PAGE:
Ruth Reeves celebrates 100th birthday, remembers Christmas past

Ruth Reeves. almost 100-years-old, poses in front of her collection of family photographs at her home in Weiser. Each year, her family visits at her property to see her and celebrate the Fourth of July. Photo by Philip A. Janquart

Picture above is the family of Ruth Reeves who gathered last Fourth of July at Ruth’s home in Weiser. The group includes most of her family minus those who were unable to attend. The gathering is an annual event. Photo by Philip A. Janquart
Philip A. Janquart
Ruth Reeves isn’t your typical centenarian.
 She still cleans her own house and drives her 1990 Mercury Grand Marquis to places like the dentist or to get her hair done. 
 If you didn’t know better, you might guess her to be around 80-years-old or so. But, amazingly, Reeves turns 100 this week, on Nov. 24, 2023, the day after Thanksgiving.
 “Well, I don’t seem a hundred to me, either,” she chuckled when told she doesn’t look her age. “I just can’t believe it; I didn’t expect to be here this long. I didn’t expect to make it to the new millennium.”
 Ruth was born in a farmhouse out on the Weiser Flat, near what is today Olds Ferry and Jonathan roads. In those days, what were gravel farm routes where not yet named.
 “The doctor came out there, I guess,” she said of her birth. “I don’t know much about it. My mom didn’t talk much; they just didn’t talk about the past, I guess, because they were busy raising kids, and then the Depression came along and that was a big worry – it was hard.”
 There are many stories about poor families that didn’t have enough to eat during the era, but the Miller family didn’t go hungry. 
 There was no indoor plumbing or electricity, and material possessions were far and few between, but they ate well, living on a 40-acre farm where they grew vegetables and slaughtered animals.
 “We never went without food because we did everything on the farm,” said Ruth who grew up with two brothers and three sisters. “We butchered our own pigs and cows. We had our own milk; we had a separator that separated the cream from the milk and we sold the cream. People have those separators now just to show off because they’re ancient. We didn’t churn butter; we bought the butter when we sold the cream.”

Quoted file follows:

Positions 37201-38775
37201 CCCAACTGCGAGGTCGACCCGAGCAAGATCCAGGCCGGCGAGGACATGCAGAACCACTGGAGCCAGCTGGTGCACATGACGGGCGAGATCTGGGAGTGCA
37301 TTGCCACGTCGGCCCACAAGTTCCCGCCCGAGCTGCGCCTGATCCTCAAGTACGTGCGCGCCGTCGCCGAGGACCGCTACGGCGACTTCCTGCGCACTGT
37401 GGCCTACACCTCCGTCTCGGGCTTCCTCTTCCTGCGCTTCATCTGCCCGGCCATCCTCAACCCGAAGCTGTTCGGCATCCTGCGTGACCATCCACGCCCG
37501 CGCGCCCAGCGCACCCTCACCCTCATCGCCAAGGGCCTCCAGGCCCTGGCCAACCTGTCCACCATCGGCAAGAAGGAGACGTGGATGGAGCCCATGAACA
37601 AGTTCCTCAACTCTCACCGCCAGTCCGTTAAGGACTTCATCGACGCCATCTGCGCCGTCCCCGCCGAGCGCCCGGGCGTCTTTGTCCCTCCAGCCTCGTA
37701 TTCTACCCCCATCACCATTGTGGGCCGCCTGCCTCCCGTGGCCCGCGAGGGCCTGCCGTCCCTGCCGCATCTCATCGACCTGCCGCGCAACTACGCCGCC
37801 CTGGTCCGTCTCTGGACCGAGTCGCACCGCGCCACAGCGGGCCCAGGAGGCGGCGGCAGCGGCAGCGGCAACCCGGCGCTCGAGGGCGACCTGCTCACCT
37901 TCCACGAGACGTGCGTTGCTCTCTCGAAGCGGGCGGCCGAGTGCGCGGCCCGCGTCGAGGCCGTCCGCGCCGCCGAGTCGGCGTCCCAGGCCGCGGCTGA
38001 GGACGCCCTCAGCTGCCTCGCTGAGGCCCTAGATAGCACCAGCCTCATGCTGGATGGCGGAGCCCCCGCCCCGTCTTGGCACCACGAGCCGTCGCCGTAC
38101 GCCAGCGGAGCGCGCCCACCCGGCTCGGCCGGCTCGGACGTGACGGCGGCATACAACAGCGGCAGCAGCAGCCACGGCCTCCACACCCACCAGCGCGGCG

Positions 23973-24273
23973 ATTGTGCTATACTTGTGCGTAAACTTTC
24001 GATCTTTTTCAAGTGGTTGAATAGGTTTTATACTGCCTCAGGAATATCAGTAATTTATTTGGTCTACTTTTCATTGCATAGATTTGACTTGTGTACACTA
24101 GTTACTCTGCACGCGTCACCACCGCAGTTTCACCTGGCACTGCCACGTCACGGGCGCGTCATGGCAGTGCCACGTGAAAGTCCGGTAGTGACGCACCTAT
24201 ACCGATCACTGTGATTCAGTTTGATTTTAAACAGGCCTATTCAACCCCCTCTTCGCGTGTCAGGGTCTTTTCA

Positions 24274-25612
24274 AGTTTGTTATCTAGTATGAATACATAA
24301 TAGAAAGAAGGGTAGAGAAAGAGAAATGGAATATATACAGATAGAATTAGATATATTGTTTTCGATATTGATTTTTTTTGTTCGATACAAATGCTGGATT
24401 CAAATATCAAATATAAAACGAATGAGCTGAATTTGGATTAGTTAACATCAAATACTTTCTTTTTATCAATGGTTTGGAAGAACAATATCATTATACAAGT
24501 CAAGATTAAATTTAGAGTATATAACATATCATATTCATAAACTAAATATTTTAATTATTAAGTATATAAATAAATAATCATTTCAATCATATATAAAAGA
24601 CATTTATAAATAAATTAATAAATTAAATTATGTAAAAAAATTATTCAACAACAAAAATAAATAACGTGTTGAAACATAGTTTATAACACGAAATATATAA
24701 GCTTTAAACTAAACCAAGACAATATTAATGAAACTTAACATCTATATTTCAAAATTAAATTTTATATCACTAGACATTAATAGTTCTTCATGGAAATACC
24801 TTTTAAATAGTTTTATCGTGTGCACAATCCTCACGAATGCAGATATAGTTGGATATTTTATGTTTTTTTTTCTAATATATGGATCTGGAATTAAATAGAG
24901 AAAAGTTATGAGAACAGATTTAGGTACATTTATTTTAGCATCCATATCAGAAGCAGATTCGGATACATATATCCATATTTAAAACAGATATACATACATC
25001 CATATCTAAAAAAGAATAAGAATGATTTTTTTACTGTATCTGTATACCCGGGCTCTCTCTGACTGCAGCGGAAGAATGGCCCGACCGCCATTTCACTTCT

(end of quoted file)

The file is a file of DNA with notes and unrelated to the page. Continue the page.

Ruth said they had an outhouse and that it was the kids’ job to bring buckets of water into the house from the well.  
 There was no phone and if someone needed to make a call, they used the neighbor’s phone, about a quarter of a mile down the road.
 Clothes were handmade.
 “My mom made it all,” said Ruth who was number five in the pecking order. “If you didn’t wear it out, the next kid down got it. I can remember one (a dress) she made for me that hadn’t been worn by anyone else, so it was new for me, and I thought it was the prettiest thing.”
 They washed their clothes by filling up a big tub, which they heated up, though her parents later procured an early model electric washing machine.
 “When we got electricity, it was wonderful,” Ruth recalls. “The first electricity we got was just something like a wire that came down from the middle of the ceiling with a bare bulb, and then there was a string on it that you could pull and turn it on and turn it off … Oh, my goodness, that was such a long time ago.”